Lind­hout’s al­leged kid­nap­per feared setup, court hears

Winnipeg Free Press - - NEWS - JIM BRONSKILL

TTAWA — Amanda Lind­hout’s mother says one of her daugh­ter’s al­leged So­ma­lian ab­duc­tors feared “he was be­ing set up” for a dou­ble-cross as ar­range­ments for a ran­som pay­ment were be­ing fi­nal­ized.

Lorinda Stewart told an On­tario court on Thurs­day that talks with Ali Omar Ader in early Novem­ber 2009 did not go well be­cause Ader sud­denly be­came “an­gry and afraid.”

Lind­hout was a free­lance jour­nal­ist from Red Deer, Alta., when she and Aus­tralian pho­tog­ra­pher Nigel Bren­nan were grabbed by masked men near Mogadishu in Au­gust 2008 while work­ing on a story. Both were re­leased in late Novem­ber 2009.

OAder, 40, has pleaded not guilty in On­tario Su­pe­rior Court to hostage-tak­ing. He was ar­rested by the RCMP in Ottawa in June 2015. It emerged dur­ing pre-trial mo­tions last spring that the Moun­ties had lured Ader to Canada through an elab­o­rate scheme to sign a pur­ported book-pub­lish­ing deal.

The Crown says Ader ad­mit­ted to un­der­cover in­ves­ti­ga­tors on two oc­ca­sions that he was the ne­go­tia­tor in the kid­nap­ping and was paid $10,000.

Ader took notes on a yel­low le­gal pad in the pris­oner’s box as Stewart tes­ti­fied on Thurs­day.

Stewart said she flew to Nairobi, Kenya, to help ar­range for re­lease of her daugh­ter and Bren­nan af­ter many months of dis­tress­ing long-dis­tance calls.

In a record­ing of a phone call with Ader played in court, Stewart de­manded to speak with the pair be­fore any money was trans­ferred to So­ma­lia.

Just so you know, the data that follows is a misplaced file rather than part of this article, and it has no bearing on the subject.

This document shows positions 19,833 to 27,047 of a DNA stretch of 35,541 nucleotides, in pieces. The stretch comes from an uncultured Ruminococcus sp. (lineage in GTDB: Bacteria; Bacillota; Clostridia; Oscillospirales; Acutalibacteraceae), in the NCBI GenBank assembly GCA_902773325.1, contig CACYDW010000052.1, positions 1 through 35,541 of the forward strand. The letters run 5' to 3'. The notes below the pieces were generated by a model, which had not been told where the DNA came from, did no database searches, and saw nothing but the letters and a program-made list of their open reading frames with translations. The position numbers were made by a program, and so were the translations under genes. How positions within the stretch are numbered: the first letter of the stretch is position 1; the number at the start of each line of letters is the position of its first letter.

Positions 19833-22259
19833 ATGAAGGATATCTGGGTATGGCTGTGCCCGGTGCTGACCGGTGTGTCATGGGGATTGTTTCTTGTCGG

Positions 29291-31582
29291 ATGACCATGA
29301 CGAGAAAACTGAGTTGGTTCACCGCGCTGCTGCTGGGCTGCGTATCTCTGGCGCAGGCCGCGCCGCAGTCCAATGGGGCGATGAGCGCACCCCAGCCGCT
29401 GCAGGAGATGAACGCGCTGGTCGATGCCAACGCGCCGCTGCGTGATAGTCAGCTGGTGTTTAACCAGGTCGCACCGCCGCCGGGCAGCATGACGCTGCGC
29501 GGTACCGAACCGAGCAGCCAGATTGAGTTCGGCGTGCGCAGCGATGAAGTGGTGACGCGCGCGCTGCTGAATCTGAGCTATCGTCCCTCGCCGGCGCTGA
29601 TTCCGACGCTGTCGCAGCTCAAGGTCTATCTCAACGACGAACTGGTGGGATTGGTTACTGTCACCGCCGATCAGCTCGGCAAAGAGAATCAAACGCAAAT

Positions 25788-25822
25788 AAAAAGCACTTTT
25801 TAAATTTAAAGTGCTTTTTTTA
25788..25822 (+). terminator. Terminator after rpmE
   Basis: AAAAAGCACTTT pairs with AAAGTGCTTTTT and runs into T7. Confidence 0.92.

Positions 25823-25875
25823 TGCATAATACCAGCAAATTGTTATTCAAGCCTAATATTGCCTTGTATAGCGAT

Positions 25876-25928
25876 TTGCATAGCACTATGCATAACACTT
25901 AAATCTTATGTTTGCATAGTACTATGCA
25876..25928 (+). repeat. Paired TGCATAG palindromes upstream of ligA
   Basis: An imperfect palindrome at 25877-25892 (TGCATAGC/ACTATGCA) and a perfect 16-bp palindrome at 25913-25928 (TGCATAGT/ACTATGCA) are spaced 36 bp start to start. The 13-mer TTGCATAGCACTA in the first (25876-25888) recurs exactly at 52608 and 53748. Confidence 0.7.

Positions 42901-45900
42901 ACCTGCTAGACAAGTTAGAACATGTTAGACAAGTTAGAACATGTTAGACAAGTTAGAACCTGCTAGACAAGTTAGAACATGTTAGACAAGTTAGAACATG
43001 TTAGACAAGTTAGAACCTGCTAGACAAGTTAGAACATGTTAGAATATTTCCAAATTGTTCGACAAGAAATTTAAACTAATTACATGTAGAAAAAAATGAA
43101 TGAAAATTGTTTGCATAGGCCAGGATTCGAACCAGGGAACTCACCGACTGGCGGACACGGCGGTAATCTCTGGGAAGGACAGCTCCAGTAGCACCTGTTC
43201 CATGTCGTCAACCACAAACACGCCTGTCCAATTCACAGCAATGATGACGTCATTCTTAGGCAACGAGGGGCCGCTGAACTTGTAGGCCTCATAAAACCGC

“We don’t even know if they’re alive,” said Stewart, who was joined on the call by Bren­nan’s sis­ter.

“The money will not be in your hands un­til we speak to Amanda and Nigel.

“If you let us speak to them tonight, you will have it to­mor­row morn­ing.”

At one point, the cap­tors were de­mand­ing US$2.5 mil­lion, but the fam­i­lies as­sem­bled less than US$700,000 af­ter months of try­ing to raise funds.

The plan was to elec­tron­i­cally trans­fer the ran­som funds from Syd­ney, Aus­tralia, to Mogadishu through a mon­ey­trans­fer ser­vice.

The phone record­ing in­di­cates Ader was ner­vous, ask­ing how he could trust the fam­i­lies to pay.

“How can we trust you?” Stewart said. An ini­tial at­tempt to pay the ran­som did not work out, but a sec­ond ef­fort was suc­cess­ful.

Dur­ing the 15-month or­deal, Stewart was thrust into the role of ne­go­tia­tor, some­times tak­ing calls from Ader in the mid­dle of the night due to the time dif­fer­ence.

Trevor Brown, an Ottawa-based lawyer for Ader, called the cir­cum­stances “sur­real” dur­ing cross-ex­am­i­na­tion.

“You found your­self in a po­si­tion you never thought you’d be in,” he said.

Brown painted Stewart’s se­ries of con­ver­sa­tions as a con­fus­ing web due to Ader’s heavy ac­cent and lim­ited English, the dif­fi­culty of hear­ing prop­erly on over­seas phone links and the fact that peo­ple work­ing at the re­quest of Bren­nan’s fam­ily were also in touch with Ader.

Brown sug­gested it was im­pos­si­ble to know what role Ader was play­ing.

Stewart ac­knowl­edged re­ceiv­ing a fol­lowup phone mes­sage from Ader in Jan­uary 2010, as well as later con­tact through Face­book.

Ader said he wanted to help Lind­hout, apol­o­gized to Stewart for speak­ing badly to her and claimed he was “play­ing two sides” in the ne­go­ti­a­tions in or­der to save her daugh­ter, Brown told the court.

Stewart said she didn’t nec­es­sar­ily be­lieve Ader: “I didn’t trust him.”

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